• Carmel Crouch adopted a disabled child and went on to found STEPS and Pathways College – both of which help young people with disabilities to live independently
  • Former carpenter Dr Barry Kirby studied medicine in his 40s so he could help stem fatalities among Papua New Guinean new mothers. His Safe Motherhood Program slashed maternal death rates by 75 per cent  
  • A co-founder of ShareLife Australia and an organ transplant recipient himself, Brian Myerson has attracted $150 million of government funding and triggered an inquiry into the lengthy waiting lists that more than 12,000 transplant patients endure.

Do you think that the Australia Day awards should go to people who actively help improve the welfare of others? Who would you have chosen to be Senior Australian of the Year from the list of nominees? Is there any merit in even having these awards?



    To make a comment, please register or login
    Not a Bludger
    1st Feb 2018
    What an appalling editorial - denigrating worthy recipients and suggesting (better?) others whilst second guessing the judges.

    Give me the talented scientists, medics and technologists every time.
    1st Feb 2018
    Yeah Olga it's always about the do gooders. You may want to NOT use the science which comes from our scientific geniuses. These people deserve to be recognised and I find it offensive that some folk, mostly women, only want to acknowledge their own sex and to 'feeling' they have.
    2nd Feb 2018
    Right on, MICK!
    1st Feb 2018
    These are great Australians! What do you mean by lack of diversity? Two men, two women. Eddie Woo, Australia’s greatest Maths teacher is a son of migrant parents. Your alternative list contains other worthwhile recipients, but the judges had all the facts. We need young people to focus on maths and sciences, and Michelle Simonds and Graham Farquhar are excellent role models in their fields. Time, we actually did focus more on Maths and Sciience. You’re entitled to your opinion, but that’s all it is.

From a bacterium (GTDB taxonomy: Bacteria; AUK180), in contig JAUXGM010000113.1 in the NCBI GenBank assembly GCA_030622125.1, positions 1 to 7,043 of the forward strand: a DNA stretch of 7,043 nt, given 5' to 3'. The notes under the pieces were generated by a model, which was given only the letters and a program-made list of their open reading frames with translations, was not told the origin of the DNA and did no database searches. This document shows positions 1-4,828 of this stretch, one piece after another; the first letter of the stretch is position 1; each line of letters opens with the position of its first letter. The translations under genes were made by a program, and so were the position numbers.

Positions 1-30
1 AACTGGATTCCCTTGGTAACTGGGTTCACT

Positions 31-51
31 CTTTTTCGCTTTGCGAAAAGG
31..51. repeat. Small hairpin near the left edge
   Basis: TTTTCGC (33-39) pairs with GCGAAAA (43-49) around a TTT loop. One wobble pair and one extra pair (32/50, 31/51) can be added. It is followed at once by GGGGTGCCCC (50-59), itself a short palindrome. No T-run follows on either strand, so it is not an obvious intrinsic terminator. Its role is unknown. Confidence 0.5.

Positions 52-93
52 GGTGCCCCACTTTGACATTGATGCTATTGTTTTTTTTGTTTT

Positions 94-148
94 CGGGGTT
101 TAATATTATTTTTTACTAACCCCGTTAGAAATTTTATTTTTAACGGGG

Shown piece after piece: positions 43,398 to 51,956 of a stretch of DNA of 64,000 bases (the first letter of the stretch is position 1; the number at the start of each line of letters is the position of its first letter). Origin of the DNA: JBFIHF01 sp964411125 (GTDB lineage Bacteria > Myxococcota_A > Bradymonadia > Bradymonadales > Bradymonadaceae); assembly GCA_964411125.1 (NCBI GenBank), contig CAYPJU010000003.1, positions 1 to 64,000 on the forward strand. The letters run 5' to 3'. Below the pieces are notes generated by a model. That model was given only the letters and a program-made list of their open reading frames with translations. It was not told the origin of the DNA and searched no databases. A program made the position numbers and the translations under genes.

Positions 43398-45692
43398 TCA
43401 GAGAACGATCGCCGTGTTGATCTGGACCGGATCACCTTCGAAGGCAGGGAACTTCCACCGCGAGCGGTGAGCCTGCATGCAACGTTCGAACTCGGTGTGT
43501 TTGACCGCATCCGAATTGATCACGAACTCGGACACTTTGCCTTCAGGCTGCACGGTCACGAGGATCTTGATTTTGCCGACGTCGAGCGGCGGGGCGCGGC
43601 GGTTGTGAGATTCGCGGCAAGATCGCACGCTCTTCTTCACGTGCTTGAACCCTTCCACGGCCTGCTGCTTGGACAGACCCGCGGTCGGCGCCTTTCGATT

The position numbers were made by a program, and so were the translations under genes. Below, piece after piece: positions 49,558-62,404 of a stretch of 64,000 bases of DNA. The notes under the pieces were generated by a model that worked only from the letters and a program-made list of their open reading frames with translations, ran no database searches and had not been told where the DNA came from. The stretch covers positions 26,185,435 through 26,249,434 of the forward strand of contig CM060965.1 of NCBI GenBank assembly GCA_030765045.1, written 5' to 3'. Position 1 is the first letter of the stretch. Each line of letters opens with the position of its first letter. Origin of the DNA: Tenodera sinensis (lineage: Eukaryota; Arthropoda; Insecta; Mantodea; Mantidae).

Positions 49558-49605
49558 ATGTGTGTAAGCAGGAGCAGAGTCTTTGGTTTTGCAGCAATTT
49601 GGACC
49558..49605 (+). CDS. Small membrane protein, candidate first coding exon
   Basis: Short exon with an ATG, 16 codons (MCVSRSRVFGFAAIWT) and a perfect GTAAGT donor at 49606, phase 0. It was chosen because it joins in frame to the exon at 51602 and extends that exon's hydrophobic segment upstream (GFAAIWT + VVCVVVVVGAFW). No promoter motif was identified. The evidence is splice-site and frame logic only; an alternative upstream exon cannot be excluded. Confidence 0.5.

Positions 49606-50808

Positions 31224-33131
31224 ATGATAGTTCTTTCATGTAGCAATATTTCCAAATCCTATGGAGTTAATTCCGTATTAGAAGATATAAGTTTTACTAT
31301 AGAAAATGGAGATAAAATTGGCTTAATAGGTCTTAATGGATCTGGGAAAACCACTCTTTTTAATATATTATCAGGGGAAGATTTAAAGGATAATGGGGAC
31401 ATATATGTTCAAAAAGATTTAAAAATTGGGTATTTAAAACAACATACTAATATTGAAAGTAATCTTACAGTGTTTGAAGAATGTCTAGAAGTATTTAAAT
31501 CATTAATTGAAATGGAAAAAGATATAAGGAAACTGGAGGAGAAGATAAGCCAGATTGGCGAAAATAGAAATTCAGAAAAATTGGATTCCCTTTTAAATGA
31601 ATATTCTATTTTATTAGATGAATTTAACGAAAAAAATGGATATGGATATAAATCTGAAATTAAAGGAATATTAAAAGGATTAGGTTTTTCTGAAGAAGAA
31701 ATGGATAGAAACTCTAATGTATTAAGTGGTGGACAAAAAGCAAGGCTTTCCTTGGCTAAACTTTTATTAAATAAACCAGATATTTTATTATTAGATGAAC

1st Feb 2018
    Well they've turned "human rights" into a hand out for every whinger who wants something. It used to be associated with giving help to people with disease and famine.
    What do they expect?

    1st Feb 2018
    Do you think that the Australia Day awards should go to people who actively help improve the welfare of others?
    Of course I do - any who better than those who have made fantastic contributions in Science
    ex PS
    2nd Feb 2018
    Do we recognise those who are reactive and help after the damage has been done, or those who are active in preventing the damage? Which has more value?

    2nd Feb 2018
    The ones who should be ignored are the useless SPORTS people.
    8th Feb 2018
    I nominated a lady who did voluntary work, including medical reseach for various organisations for at least 60 years. She also minded other peoples' children including tiny sick babies who had to be bottle fed with a special formula and a stomach pump at the ready as they both had hiatus hernias. For a few years she was a volunteer who did home visits to administer treatment to patients with cancer. She undertook special training to do that. She did a lot of overnight stays with patients until she felt she was too old to be doing that (at the age of 80y.o.) I received letter stating "she had missed out" but that she would receive a letter stating she had been nominated.